BYU’s Information Technology Enterprise Architecture

BYU’s Enterprise Architecture framework consists of three distinct architecture types as represented in the diagram below:

  • Business Architecture
  • Information Architecture
  • Technology Architecture

All three of the architecture types, Business, Information and Technology architectures, lie within the context of Information Availability and Security (as illustrated in the diagram). This is intended to emphasize that enterprise business priorities and risk are considered and evaluated from the beginning of potential IT endeavors rather than as an afterthought.


BYU’s framework is based on the TOGAF model and draws extensively from NIH’s Enterprise Architecture model.


Business Architecture Information Architecture Technology Architecture Availability Security BYU Enterprise Architecture

Business Architecture

Business Architecture documents and models an organization’s policies, processes, work activities, artifacts, and assets. Specifically, Business Architecture answers the following questions concerning BYU's organizations and processes:

  • What do they do?
  • Who does it?
  • Why do they do it?
  • How do they do it?
  • When do they do it?
  • Where do they do it?


Information Architecture

Information Architecture documents and models key information assets, the applications that use them to enable business processes, and defines how applications and information together support the enterprises functions. The information architecture also specifies which parts of the business process are supported by each application and where each type of data is stored and managed.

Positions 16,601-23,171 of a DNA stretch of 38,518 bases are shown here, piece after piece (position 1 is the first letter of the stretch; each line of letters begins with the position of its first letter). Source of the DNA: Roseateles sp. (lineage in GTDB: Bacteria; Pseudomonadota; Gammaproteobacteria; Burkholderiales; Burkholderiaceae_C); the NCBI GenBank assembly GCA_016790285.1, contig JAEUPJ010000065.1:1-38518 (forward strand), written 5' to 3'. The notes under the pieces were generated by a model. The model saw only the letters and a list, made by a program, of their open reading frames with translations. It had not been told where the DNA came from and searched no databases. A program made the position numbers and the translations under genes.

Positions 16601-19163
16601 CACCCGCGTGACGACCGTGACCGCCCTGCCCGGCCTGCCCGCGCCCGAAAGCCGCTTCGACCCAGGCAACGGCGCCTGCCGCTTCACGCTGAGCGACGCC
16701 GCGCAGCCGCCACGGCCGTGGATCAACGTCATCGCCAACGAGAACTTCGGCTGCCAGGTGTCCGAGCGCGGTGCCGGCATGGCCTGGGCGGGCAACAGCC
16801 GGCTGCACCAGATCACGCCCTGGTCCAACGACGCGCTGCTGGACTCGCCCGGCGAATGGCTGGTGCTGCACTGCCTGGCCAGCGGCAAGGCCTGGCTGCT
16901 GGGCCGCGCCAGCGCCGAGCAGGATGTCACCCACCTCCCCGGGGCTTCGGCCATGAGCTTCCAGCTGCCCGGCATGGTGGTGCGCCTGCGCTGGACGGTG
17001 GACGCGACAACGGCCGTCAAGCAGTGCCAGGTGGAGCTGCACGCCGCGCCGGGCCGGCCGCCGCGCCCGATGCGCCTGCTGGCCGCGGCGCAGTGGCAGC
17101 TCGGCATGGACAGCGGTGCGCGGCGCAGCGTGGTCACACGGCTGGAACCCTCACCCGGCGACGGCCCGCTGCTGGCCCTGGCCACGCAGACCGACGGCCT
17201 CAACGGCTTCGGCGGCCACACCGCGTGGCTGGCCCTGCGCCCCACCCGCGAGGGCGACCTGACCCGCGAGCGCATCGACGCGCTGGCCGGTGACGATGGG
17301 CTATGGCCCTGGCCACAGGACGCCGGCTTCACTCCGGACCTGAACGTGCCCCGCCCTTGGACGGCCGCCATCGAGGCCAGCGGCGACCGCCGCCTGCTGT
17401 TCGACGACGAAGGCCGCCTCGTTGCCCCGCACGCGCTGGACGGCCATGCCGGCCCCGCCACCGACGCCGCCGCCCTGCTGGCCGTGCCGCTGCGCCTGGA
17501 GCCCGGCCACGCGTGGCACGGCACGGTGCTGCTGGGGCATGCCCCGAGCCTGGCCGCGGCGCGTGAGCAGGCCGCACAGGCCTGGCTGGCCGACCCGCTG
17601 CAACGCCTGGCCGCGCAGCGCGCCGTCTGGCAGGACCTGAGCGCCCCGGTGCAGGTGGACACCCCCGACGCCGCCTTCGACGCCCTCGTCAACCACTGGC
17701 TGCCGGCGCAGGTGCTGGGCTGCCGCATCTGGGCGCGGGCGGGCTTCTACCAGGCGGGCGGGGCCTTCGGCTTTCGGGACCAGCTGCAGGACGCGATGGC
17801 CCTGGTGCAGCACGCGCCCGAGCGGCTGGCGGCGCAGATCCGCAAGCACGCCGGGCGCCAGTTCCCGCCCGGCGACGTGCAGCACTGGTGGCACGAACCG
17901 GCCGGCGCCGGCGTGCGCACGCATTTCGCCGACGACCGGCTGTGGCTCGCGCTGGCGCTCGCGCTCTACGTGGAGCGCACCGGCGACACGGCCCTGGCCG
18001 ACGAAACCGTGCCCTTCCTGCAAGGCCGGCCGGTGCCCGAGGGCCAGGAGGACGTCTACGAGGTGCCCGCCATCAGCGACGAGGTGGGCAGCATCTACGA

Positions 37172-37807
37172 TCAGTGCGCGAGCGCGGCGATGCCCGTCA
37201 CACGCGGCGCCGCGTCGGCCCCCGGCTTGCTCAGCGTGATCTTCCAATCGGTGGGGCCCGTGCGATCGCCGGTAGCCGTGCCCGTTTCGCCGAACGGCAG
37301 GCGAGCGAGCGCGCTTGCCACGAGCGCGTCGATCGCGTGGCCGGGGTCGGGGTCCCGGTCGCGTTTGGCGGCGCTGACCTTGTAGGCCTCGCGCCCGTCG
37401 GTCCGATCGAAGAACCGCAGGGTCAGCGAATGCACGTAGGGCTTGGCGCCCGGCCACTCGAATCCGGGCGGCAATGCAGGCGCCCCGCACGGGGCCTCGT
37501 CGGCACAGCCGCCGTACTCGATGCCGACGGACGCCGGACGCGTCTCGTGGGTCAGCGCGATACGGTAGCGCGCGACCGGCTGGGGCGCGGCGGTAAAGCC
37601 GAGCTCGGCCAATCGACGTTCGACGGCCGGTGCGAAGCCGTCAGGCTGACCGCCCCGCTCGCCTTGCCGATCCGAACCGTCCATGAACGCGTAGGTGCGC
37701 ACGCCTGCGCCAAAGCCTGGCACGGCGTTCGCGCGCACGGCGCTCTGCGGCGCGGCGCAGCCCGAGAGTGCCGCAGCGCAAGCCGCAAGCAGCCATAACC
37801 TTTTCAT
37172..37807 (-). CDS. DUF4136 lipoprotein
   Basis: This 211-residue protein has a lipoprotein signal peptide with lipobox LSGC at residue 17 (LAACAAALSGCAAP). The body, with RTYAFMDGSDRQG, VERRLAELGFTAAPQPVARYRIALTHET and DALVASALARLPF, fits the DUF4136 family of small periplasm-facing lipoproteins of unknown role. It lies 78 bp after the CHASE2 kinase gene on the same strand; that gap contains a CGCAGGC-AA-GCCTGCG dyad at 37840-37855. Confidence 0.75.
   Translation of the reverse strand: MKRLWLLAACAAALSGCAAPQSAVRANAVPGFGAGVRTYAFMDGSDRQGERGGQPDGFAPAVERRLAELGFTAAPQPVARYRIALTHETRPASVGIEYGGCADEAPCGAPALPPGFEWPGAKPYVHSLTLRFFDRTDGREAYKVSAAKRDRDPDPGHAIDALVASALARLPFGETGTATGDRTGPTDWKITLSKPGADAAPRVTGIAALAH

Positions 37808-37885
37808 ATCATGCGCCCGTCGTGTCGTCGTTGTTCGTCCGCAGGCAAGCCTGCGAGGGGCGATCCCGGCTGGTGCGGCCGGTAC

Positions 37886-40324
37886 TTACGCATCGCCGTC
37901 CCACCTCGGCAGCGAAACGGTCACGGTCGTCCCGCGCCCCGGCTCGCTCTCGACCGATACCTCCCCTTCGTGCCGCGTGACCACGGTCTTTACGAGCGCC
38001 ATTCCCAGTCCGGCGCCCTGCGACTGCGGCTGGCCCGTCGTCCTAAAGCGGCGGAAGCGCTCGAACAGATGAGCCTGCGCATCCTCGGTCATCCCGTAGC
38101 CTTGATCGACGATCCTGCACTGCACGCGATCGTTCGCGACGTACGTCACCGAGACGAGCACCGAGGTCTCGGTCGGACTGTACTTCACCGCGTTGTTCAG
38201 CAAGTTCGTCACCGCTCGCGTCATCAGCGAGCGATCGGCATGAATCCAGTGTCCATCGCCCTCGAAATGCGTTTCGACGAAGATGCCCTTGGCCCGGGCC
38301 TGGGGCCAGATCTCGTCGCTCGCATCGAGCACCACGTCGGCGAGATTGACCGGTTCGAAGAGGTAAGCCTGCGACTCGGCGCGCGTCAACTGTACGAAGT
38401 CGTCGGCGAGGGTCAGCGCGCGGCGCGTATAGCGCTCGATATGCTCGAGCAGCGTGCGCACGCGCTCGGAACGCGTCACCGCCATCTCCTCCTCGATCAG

BYU’s Information Architecture is comprised of two sub-architectures:

  • Information and Data Architecture – Using data models, the Information and Data Architecture identifies the information and data BYU manages to perform its mission.  For example, access and distribution models identify BYU enterprise data stores and information flows.
  • Applications and Systems Architecture – represents the IT application portfolio, the models for how applications are integrated, and identifies the business systems that enable and support the execution of BYU’s business processes. 


Technology Architecture

Technology Architecture represents BYU’s technical infrastructure and the specific hardware and software technologies that support BYU’s information systems.  The Technology Architecture consists of the following domains:

  • Platform – consists of the combination of software, middleware, hardware infrastructure and development frameworks that enable the development, deployment, operation, integration and management of applications.
  • Systems Management – consists of the technical tools used to collect and analyze data that measure BYU system performance to improve system availability, performance, and reliability.
  • Networks – consist of the technical elements required to provide data and Internet connectivity and communication internal and external to BYU.


Information Availability and Security

Business, Information, and Technology architectures lie within the context of Information Availability and Security (as illustrated in the diagram). The diagram also shows that Enterprise business priorities and risk are considered and evaluated from the beginning of potential IT endeavors rather than as an afterthought.